Another former CJ3B.info cover photo, this picture was taken at the 33rd Belgian Agricultural Show in Brussels, 1953. Again the Jeep was apparenty painted in Europe, and this one might be yellow.
Features suggesting local assembly, are the Michelin tires and the marker lamps on the fenders. The bumper weight (actually a CJ-2A weight) and the absence of a tailgate, suggest the Jeep was set up for operating farm equipment from a rear 3-point hitch.
See more details in CJ-3Bs Built in Belgium
The Kaiser display at the 1961 Geneva Motor Show in Switzerland concentrated on practicality. An interesting detail is the presence of chaff screens on the front of both the CJ-3B and the diesel CJ-5 on display.
The photo is found in Bill Munro's book Jeep: From Bantam to Wrangler.
Among the Jeeps on display at European Camp Jeep 2000 were several belonging to Jean-Francois Lavie, including his Rover V8-powered CJ-3B. The event was held in southern France, close to the Ardeche Canyon and not far from the location of the famous Trophee Cevenol off-road rally.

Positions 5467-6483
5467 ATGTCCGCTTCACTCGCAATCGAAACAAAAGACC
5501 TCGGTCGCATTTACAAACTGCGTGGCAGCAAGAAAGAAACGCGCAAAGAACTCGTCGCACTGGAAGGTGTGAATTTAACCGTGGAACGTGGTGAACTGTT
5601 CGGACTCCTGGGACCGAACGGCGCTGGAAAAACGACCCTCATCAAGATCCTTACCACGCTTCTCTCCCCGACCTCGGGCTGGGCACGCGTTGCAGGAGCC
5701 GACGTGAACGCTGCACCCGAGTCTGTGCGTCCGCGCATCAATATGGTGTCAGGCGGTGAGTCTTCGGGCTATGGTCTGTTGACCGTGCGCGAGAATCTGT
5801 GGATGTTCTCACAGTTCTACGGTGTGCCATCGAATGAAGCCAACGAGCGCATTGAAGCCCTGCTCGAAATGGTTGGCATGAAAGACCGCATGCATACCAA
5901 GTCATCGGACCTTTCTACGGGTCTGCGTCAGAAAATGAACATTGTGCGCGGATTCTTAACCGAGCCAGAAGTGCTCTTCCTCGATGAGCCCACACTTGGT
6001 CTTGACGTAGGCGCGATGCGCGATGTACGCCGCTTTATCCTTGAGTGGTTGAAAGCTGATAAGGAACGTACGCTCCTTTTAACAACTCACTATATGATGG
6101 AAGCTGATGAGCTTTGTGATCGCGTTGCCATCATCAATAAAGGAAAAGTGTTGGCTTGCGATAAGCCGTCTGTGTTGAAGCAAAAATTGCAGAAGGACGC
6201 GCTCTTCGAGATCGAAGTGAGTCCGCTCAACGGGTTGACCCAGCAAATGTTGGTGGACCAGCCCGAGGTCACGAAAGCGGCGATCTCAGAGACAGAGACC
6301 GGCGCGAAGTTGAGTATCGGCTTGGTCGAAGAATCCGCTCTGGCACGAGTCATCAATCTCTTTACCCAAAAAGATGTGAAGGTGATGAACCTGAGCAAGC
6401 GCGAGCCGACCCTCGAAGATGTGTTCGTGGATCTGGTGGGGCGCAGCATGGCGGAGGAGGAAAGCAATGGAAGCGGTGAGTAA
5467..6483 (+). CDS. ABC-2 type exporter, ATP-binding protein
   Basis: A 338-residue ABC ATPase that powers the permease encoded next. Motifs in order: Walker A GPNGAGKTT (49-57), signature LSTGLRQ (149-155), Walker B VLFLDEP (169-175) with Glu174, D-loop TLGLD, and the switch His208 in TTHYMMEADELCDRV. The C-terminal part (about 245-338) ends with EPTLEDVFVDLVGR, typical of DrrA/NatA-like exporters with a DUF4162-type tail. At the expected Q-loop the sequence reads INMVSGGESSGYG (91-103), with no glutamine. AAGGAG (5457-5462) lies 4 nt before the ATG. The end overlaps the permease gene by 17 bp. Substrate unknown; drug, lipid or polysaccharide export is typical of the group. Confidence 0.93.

Jean-Francois says, "My home village is located nearby and when in France I used to do the Trophee Cevenol with my Hotchkiss and then this CJ-3B that I built for that particular trial. When I first did it in 1990 we were a few flatfenders, but when I did the last one I was alone."
The Willys wagon and the CJ-7 on display also belong to Jean-Francois, who also still owns his first Jeep, a French-built Hotchkiss M201 (60K JPEG). The M201 was a 24-volt version of the Willys MB, built for the French Army from 1955 to 1967 (see Jeeps in France on CJ3B.info.)
I'm guessing that maybe the only place in North America where you ever saw this many CJ-3Bs in one place was at the factory in Toledo. This is a July 2004 rally of Mahindra Jeep owners held near Warwick, England.
Keith King writes from the UK, "We now have a thriving UK Jeep community going to help keep the Jeeps from disappearing from public view -- it's The Mahindra Register. Here's a picture of the line-up from the 2004 Rally."
Thanks to Josep Bordas, Federico Cavedo, Jan Hogendoorn, Leif Hellström and Jeff Lavie. -- Derek Redmond
See also Jeep-Heep-Heep in the Swiss Alps.
Return to the Index of Unusual Photos on CJ3B.info.